1. Burggraf, O.R., Analytical and numerical studies of the structure of steady separated flows, Journal of Fluid Mechanics, 1966, 24, 113-151

2. O. Botella and R. Peyret., Benchmark spectral results on the lid-driven cavity flow, Computers & Fluids Vol. 27, No. 4, pp. 421-433, 1998

3. Charles-Henri Bruneau and Mazen Saad., The 2D lid-driven cavity problem revisited, Computers & Fluids 35 (2006) 326348

4. Chen, Q., Mayers, C.A., Vander Kooi, J. 1989. Convective heat transfer in rooms with mixed convection, in: International Seminar on Indoor Air Flow Patterns, University of Liege, Belgium. pp. 6982.

5. Spitler, J.D. 1990. An experimental investigation of air flow and convective heat transfer in enclosures having large ventilation rates, PhD Thesis, University of Illinois at Urbana-Champaign, USA.

6. Fisher, D.E.1995. "An experimental investigation of mixed convection heat transfer in a rectangular enclosure," PhD Thesis, University of Illinois at Urbana-Champaign, USA

7. Pavlovic, M. D., Penot, F. 1991. "Experiments in the mixed convection regime in an isothermal open cubic cavity, Experimental Thermal and Fluid Science 4, pp. 648655.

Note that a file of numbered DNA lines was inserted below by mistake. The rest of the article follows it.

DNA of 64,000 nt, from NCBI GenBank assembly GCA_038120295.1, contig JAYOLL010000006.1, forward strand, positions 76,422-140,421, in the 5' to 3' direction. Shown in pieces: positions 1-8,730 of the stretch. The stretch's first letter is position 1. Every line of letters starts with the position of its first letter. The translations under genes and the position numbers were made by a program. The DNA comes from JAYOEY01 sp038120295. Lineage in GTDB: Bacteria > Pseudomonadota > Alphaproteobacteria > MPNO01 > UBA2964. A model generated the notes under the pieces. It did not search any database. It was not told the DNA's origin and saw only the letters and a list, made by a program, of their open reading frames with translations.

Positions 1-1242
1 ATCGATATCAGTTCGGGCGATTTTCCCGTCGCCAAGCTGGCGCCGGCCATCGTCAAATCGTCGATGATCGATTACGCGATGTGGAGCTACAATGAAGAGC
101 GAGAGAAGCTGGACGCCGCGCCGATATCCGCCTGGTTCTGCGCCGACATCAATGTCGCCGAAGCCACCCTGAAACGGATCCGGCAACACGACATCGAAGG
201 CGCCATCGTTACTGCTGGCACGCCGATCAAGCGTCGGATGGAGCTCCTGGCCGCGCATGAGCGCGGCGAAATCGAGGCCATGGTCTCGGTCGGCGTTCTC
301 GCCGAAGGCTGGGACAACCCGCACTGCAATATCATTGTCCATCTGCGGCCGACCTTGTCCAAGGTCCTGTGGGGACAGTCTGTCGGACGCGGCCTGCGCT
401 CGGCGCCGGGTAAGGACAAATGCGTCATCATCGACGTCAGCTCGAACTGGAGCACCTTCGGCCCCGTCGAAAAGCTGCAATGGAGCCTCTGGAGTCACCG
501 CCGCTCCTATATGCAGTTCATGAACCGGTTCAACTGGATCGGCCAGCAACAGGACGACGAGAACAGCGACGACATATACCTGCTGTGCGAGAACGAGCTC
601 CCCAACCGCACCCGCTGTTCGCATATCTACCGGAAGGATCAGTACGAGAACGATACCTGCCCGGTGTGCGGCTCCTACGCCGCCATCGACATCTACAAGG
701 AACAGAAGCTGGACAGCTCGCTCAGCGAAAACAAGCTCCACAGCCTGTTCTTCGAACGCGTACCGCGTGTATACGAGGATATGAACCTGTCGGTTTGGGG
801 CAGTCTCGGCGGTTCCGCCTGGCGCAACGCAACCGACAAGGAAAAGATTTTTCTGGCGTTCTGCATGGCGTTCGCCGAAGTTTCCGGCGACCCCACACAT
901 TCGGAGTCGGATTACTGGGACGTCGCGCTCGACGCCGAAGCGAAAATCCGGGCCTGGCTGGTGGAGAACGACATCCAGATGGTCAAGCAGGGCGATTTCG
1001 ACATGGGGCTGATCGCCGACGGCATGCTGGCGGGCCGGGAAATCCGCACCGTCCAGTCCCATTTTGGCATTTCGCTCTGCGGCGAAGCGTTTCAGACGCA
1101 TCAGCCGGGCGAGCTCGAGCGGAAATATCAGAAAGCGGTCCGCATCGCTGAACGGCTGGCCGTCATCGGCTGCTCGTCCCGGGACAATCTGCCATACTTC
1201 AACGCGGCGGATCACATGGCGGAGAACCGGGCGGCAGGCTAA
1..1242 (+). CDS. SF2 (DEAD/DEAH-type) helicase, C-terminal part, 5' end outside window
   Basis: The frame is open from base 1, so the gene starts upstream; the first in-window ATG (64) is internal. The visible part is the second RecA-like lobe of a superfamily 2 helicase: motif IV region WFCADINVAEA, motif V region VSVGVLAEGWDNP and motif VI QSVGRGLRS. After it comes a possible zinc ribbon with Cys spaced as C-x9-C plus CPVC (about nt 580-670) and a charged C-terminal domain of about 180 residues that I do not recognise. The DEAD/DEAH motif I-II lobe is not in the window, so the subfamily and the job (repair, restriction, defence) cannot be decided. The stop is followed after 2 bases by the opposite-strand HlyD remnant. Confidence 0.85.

8. Du, S-Q., Bilgen, E., Vasseur, P. 1998. "Mixed convection heat transfer in open ended channels with protruding heaters," Heat Mass Transfer 34, pp. 265270.

9. Sathe, S.B., Sammakia, B.G. 2000. "A numerical study of the thermal performance of a tape ball grid array (tbga) package," J Electronic Packaging 122, pp. 107114.

10. Harman, S.A.,Cole, K.D.2001. Conjugate heat transfer from a two layer substrate modl of a convectively cooled circuit board, J Electronic Packaging. Vol. 123: 156158

11. Thrasher, W.W., Fisher, T.S., Torrance, K.E. 2000. Experiments on chimney-enhanced free convection from pin-fin heat sinks, J Electronic Packaging 122, pp. 350355.